Burton Office


Houston Office


Immigration FAQs

Frequently Asked Questions About US Immigration

Please note that the below questions are frequent ones Anne has gotten in her immigration law practice. They are general statements and the facts of your situation may be different.

  • How does immigration generally work in the United States?

    Immigration is a matter of federal law. Pursuant to the US Constitution, states cannot make laws concerning immigration, only the federal US government can.

    The United States of America has 3 branches of government: Legislative, Judicial, and Executive. The Legislative Branch (Congress) makes the laws. The Judicial Branch (Courts) interprets the law and resolves disputes or prosecutions under it. The Executive Branch headed by the President, enforces the law.

    The US Constitution places the most control over immigration in the Executive Branch. Post 9/11, immigration has gotten stricter. It is now handled primarily by 4 agencies in the Executive Branch:

  • What do I need to come to the United States?

    Generally, a foreigner needs: 1) a valid passport from their home country; and 2) a visa.

  • What is a visa?

    A visa is a permit given by the US government for a foreigner to enter the United States for a period of time. Usually, it is a stamp placed in your passport.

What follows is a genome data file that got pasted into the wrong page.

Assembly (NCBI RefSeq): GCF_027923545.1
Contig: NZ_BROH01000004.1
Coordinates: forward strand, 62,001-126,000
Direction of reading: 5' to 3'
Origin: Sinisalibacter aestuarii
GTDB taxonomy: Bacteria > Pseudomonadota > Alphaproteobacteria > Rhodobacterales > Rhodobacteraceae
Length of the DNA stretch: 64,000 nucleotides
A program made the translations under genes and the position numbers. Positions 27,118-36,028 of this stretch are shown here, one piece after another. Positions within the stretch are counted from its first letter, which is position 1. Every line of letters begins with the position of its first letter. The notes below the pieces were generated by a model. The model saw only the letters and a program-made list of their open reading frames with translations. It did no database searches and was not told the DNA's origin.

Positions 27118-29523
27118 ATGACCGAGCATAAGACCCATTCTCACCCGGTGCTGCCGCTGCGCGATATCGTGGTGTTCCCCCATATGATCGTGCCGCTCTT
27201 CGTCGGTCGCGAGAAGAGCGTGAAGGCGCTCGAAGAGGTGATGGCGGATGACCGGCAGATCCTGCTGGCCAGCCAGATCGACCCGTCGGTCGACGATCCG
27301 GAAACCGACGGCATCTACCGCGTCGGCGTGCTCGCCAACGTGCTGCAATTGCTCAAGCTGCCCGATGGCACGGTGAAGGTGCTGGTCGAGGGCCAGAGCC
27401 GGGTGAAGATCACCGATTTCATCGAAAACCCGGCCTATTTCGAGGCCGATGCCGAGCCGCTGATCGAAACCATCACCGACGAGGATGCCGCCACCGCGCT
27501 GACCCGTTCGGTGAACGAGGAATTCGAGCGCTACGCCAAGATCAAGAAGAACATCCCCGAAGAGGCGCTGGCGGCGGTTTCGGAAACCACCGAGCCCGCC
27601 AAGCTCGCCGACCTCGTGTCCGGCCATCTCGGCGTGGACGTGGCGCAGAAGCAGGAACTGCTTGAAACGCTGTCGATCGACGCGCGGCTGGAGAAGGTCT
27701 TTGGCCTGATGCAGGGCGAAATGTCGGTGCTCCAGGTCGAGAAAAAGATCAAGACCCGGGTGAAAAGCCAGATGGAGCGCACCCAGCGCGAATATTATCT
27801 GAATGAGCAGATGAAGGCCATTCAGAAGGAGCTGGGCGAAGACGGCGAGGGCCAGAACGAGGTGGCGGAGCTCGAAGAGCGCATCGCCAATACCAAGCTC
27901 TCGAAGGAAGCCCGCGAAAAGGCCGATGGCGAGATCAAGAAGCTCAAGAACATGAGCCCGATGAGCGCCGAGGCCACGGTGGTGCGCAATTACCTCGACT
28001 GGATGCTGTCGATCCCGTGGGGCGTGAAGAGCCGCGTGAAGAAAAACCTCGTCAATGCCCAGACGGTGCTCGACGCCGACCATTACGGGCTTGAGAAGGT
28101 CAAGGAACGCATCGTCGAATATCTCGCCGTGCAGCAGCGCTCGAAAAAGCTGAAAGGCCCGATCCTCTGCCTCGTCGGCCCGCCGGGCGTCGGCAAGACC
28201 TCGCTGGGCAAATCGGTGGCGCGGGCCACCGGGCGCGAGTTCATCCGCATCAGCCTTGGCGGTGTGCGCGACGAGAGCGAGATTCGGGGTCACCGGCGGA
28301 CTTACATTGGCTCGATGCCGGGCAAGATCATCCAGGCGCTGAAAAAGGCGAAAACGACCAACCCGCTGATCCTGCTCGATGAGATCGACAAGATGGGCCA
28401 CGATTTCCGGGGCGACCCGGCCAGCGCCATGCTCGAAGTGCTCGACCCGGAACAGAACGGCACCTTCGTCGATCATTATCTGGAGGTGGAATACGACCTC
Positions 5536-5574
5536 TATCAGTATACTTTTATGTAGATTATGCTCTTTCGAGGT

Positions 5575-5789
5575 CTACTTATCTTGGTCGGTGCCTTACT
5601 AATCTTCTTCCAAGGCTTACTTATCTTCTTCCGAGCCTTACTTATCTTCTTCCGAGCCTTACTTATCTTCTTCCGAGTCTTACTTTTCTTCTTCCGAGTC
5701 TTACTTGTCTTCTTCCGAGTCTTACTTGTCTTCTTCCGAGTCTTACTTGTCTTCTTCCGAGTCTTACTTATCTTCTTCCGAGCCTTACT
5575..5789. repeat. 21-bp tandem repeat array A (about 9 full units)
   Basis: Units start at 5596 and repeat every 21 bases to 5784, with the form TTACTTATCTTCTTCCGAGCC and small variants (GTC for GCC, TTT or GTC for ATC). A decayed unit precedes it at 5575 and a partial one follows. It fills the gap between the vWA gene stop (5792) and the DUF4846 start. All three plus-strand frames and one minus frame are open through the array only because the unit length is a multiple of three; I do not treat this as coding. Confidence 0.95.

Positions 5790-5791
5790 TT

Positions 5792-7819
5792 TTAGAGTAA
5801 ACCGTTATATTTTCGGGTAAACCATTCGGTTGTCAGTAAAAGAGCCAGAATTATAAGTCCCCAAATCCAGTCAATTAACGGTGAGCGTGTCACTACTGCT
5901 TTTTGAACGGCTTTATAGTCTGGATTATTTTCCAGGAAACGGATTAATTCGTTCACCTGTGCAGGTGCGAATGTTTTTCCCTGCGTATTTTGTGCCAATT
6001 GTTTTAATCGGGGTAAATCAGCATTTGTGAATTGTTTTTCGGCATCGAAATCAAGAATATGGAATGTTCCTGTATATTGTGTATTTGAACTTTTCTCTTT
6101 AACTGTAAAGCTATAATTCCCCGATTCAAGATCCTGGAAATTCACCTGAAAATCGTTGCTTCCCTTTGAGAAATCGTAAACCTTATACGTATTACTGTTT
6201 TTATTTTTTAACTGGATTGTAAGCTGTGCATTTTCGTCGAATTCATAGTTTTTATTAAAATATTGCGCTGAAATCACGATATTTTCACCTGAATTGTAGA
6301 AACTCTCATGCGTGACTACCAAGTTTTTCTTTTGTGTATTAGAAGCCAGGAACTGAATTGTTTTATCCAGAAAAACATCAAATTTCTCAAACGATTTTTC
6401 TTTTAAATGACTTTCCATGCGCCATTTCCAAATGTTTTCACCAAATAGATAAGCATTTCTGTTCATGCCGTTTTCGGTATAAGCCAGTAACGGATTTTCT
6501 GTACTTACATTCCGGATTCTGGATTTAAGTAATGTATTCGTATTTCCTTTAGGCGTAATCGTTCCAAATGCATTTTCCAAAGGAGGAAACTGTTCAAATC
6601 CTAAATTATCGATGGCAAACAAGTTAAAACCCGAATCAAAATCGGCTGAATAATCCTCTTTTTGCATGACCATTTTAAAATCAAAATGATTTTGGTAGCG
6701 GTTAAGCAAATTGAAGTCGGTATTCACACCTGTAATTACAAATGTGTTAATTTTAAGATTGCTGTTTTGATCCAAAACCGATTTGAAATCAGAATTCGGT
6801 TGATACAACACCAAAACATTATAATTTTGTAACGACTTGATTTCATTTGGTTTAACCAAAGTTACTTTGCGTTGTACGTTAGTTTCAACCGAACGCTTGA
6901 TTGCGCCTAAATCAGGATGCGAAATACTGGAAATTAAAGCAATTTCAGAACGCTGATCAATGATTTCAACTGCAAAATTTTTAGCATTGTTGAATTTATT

There are MANY different types of visas with different purposes and eligibility requirements, but generally they are divided into 4 main categories: Visitor, Student, Employment and (permanent) Immigrant.

    The State Department’s website explains more about visas, but if you are seeking a visa for employment or immigration, you should consult an immigration attorney to help you. Incorrect or incomplete filings can mean LONG delays and costs or even denial.

  • Do I always need a visa?

    No. 35 countries are eligible for the Visa Waiver Program. These countries are mainly the EU, Australia, Singapore, and South Korea. However, this program is ONLY good for temporary travel less than 90 days and requires an electronic passport and requires advance permission.

    Latin American countries are NOT included in it, so immigrants from there need to obtain a visa.

  • What happens if I entered without a visa or overstayed my visa?